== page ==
Production
Growers
Transport
Storage
Services
Logistics & VC Services
Food
Food
Processing Retail
Industries Industries
Agri-food Industries
Financial
Financial Services
Services
Business Support Services
7
 Agricultural value chain finance?
Agricultural value chain finance (AgVCF) – financial
products and services flowing to and/or through the value
chain to address the needs of those involved.
Principal objectives:
 Align and structure financial products to fit the chain
 Reduce costs and risks of finance
Agri-finance value chain approach?
– All chain actors, processes and markets
– Transaction focus
– Risk mitigation
– Direct and indirect financing
8
 Using the value chain:
a transaction and
cash flow financing model
1. ORDER GOODS
3. SHIP GOODS
Small farmers &
agribusinesses
9
Building blocks for financial
inclusion and growth
Technical
Increase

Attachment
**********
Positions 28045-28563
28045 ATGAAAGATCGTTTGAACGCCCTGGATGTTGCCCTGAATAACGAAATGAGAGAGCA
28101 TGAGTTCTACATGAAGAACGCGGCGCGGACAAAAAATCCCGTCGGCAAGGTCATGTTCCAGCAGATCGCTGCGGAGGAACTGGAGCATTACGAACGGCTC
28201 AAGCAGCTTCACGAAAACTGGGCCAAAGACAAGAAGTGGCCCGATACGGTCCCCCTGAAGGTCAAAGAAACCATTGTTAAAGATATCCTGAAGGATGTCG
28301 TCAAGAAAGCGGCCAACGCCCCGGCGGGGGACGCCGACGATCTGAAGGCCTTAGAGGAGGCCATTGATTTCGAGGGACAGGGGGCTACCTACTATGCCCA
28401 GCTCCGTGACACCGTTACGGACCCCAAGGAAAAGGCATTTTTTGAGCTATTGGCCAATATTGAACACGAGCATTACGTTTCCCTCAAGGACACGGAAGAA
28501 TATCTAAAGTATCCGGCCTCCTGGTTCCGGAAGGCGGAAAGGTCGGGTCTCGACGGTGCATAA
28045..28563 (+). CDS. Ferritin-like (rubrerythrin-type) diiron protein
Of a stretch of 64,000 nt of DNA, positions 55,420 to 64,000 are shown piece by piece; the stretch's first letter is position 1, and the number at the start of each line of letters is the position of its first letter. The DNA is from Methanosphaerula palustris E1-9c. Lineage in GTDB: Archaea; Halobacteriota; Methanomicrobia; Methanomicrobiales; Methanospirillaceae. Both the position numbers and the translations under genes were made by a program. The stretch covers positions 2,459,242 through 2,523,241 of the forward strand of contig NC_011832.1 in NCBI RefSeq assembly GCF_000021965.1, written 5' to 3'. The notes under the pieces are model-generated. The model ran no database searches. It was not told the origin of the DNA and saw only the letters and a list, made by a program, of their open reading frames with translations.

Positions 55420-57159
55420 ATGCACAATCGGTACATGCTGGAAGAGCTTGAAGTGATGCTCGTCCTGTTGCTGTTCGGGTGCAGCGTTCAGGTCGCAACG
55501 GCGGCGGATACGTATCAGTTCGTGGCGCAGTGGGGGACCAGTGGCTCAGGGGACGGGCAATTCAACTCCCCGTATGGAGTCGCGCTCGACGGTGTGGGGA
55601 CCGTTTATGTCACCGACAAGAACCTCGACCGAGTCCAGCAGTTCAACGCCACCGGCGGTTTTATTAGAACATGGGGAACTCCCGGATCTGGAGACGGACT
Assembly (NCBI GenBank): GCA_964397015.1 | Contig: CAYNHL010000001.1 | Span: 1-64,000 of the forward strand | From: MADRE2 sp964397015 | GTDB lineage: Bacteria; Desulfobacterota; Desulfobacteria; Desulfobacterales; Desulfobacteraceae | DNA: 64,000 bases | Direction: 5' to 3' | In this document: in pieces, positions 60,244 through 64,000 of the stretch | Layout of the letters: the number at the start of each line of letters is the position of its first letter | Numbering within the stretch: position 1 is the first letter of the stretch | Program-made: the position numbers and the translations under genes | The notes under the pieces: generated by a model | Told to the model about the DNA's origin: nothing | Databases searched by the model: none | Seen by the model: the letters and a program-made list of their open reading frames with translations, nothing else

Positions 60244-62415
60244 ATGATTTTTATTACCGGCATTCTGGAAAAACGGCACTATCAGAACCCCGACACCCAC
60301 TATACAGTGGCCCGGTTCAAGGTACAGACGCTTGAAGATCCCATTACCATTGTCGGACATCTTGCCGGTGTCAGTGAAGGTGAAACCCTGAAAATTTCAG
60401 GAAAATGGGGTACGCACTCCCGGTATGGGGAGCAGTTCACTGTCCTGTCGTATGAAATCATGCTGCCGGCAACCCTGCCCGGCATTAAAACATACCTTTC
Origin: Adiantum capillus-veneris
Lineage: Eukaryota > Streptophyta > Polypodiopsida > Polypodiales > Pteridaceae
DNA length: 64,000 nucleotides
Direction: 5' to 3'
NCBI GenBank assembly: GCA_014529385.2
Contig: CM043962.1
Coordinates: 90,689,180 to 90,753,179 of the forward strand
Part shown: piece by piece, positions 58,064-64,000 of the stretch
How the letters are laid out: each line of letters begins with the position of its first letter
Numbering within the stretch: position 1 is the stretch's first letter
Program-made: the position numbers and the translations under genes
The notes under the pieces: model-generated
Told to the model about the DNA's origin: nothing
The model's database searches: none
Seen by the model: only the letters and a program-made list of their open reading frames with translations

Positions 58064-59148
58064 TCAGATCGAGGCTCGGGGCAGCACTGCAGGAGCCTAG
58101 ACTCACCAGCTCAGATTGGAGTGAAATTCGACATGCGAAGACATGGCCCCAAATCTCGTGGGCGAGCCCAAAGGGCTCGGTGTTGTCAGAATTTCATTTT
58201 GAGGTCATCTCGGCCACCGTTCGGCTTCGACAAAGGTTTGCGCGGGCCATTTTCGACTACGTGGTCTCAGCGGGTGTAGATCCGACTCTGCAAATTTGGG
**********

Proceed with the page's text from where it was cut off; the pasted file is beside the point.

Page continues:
assistance to agriculture
Credit and financing
Governmental
andof the chain
financial
enabling
at all levels
intermediation
environment
capacity
development
10
Business models for
Ag Value Chain Financing approach
11
1 - PRODUCER-DRIVEN business models
ASOPROF Apex farmer organization model - BOLIVIA
National
Buyers
International
Buyers
ASOPROF Services:
• Seed production
• Technical assistance
• Processing
• Marketing/export
• Member profit share
• Financing linkages (not
direct financing)
ASOPROF Bean Association
Producer
Organizations
Farmer
Coops
Farmer
Coops
Producer
Organizations
Farmer
Coops
Individual
growers
12
2 - Lead firm business contract –
Micro-Finance Institutions
ICAM Chocolatier Italy relation with cocoa farmers - GHANA